TLSR: Is there another company in epigenetics that you'd like to mention?
MW: Resverlogix Corp. (RVX:CA) is a Canadian cardiovascular drug company that is active in targeting cardiovascular disease. It has a proprietary drug development platform that's based on targeting bromodomain and extra-terminal (BET) domain proteins. BET proteins have potential in many diseases, including cardiovascular disease, neurodegenerative disease and diabetes. BET bromodomain inhibition is an epigenetic mechanism that can turn disease-causing genes off, returning them to a healthier state.
TLSR: Resverlogix just received authorization to launch a Phase 3 clinical trial in Europe this fall for coronary disease. What are the challenges, and where are the opportunities, in an epigenetic approach?
MW: When you look at the current drugs for cardiovascular disease, they're usually statins. Their goal is to target bad cholesterol and promote good cholesterol. That, until now, was the standard of care for cardiovascular disease. Recently, there have been failures in the cardiovascular therapeutics area among new-generation drugs that target the promotion of good cholesterol—high-density lipoprotein (HDL). Regulating HDL has proven very difficult. Companies like Pfizer Inc. (PFE) and Roche Holding AG (RHHBY) have experienced great disappointments in this area.
The current, more innovative thinking is to reduce the risk of actually experiencing a heart attack. This new tactic, using epigenetics, is getting more emphasis from scientists and cardio specialists. The approach being developed by Resverlogix is a small molecule that can uncover the involved environmental and individual aspects of lifestyle that directly interact with the genome to influence epigenetic change in the DNA of a person. The company is targeting patients who have diabetes mellitus or chronic kidney failure who are at high risk for cardiovascular disease.
Resverlogix seems to have an interesting new way to deal with cardiovascular disease. With RVX-208, a first-in-class, small molecule, selective BET inhibitor, Resverlogix may have the answer to developing a new generation of cardio drugs.
TLSR: Do you think RVX-208 could become a potential blockbuster?
MW: Absolutely. RVX-208 could be very effective as a combination therapy with, for example, AstraZeneca Plc's (AZN) Crestor (rosuvastatin calcium), with almost 24M new prescriptions or refills in the past year and annual sales in the U.S. exceeding $5B. Crestor is currently among the most prescribed drugs in the U.S.
TLSR: I noticed Resverlogix has a $68.8M loan from Citibank, payable in August 2017. This is fairly unusual in biotech financing, isn't it?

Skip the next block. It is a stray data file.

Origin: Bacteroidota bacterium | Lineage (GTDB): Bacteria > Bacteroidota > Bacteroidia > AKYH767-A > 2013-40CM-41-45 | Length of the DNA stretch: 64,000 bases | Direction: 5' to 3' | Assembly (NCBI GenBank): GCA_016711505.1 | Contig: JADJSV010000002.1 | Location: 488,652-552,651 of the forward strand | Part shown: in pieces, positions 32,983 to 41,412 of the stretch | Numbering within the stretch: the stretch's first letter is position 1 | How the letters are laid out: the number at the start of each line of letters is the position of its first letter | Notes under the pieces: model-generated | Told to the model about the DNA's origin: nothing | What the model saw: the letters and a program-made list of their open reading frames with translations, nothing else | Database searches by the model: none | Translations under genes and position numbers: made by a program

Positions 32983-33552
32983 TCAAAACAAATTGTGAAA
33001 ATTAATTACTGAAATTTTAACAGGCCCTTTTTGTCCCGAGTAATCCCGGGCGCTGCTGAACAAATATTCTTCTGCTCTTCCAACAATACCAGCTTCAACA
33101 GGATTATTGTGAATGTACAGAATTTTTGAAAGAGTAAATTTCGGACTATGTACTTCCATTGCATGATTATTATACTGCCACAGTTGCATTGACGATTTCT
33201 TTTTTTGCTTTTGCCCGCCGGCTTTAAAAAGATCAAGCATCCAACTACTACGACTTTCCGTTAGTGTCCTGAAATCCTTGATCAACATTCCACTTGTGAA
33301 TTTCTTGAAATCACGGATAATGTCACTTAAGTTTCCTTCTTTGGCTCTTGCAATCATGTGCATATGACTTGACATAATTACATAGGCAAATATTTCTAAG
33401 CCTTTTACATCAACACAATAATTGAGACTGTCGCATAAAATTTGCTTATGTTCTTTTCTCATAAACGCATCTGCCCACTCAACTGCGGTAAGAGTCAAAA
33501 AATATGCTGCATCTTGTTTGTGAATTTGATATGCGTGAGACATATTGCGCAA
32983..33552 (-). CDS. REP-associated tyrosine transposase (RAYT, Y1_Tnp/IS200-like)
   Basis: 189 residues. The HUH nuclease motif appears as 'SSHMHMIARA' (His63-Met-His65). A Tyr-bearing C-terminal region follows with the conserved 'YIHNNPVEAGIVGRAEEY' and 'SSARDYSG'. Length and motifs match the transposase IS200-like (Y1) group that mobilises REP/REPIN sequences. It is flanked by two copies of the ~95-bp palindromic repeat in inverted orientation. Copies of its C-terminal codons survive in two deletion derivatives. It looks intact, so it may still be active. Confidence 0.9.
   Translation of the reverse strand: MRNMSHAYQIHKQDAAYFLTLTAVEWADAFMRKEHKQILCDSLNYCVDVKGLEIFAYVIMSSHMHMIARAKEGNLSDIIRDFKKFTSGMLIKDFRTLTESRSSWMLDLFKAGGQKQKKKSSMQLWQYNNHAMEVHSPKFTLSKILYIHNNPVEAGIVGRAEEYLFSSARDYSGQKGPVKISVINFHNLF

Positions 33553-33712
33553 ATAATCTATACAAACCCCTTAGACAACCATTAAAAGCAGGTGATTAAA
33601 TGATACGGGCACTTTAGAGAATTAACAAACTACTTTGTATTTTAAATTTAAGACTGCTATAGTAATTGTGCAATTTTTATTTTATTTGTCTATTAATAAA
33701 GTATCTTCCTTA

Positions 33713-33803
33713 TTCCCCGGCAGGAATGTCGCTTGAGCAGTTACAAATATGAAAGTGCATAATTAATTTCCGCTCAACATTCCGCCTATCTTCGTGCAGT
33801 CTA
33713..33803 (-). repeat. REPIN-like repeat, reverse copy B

MW: That is correct. I haven't seen a biotechnology company without any revenue or cash flow that has been able to secure some type of loan. It's probably something that the company arranged when it was in a different position and had a different pipeline. However, last year, Resverlogix was able to renew this loan.
Resverlogix also gained a new investor in the form of China-based pharma company Shenzhen Hepalink Pharmaceutical Co. Ltd. Shenzhen Hepalink is a global pharmaceutical leader in the manufacturing and development of Heparin Sodium API. Heparin is widely used as an important anticoagulant therapeutic agent in high-risk cardiovascular disease patients around the world.
Hepalink gets 13% equity for a CA$35M investment, which strengthens Resverlogix's balance sheet. Resverlogix is using the funds to develop a cardio product for the Territories (China, Hong Kong, Taiwan and Macau). Resverlogix is eligible to receive sales-based milestone payments from Hepalink. Total sales based milestones and royalty payments are estimated in excess of $400M.
We strongly feel that Resverlogix is due for a significant rerating of the stock.
TLSR: Thank you for your insights, Marcel.
Marcel Wijma is founder and managing director of Van Leeuwenhoeck Inc. (VLI). VLI is actively engaged in the financial research of life sciences companies in Europe, North America and Australia. VLI provides institutional investors and other professional investors with independent, unbiased research on the real value of innovative life sciences companies.
Source: Gail Dutton of The Life Sciences Report
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1) Gail Dutton conducted this interview for Streetwise Reports LLC, publisher of The Gold Report, The Energy Report and The Life Sciences Report, and provides services to Streetwise Reports as an independent contractor. She owns, or her family owns, shares of the following companies mentioned in this interview: None.
2) The following companies mentioned in the interview are sponsors of Streetwise Reports: Regeneus Ltd., Resverlogix Corp., Mesoblast Ltd. Mesoblast Ltd. is not affiliated with Streetwise Reports. The companies mentioned in this interview were not involved in any aspect of the interview preparation or post-interview editing so the expert could speak independently about the sector. Streetwise Reports does not accept stock in exchange for its services.
3) Marcel Wijma: I own, or my family owns, shares of the following companies mentioned in this interview: None. I personally am, or my family is, paid by the following companies mentioned in this interview: None. My company has a financial relationship with the following companies mentioned in this interview: None. I was not paid by Streetwise Reports for participating in this interview. Comments and opinions expressed are my own comments and opinions. I determined and had final say over which companies would be included in the interview based on my research, understanding of the sector and interview theme. I had the opportunity to review the interview for accuracy as of the date of the interview and am responsible for the content of the interview.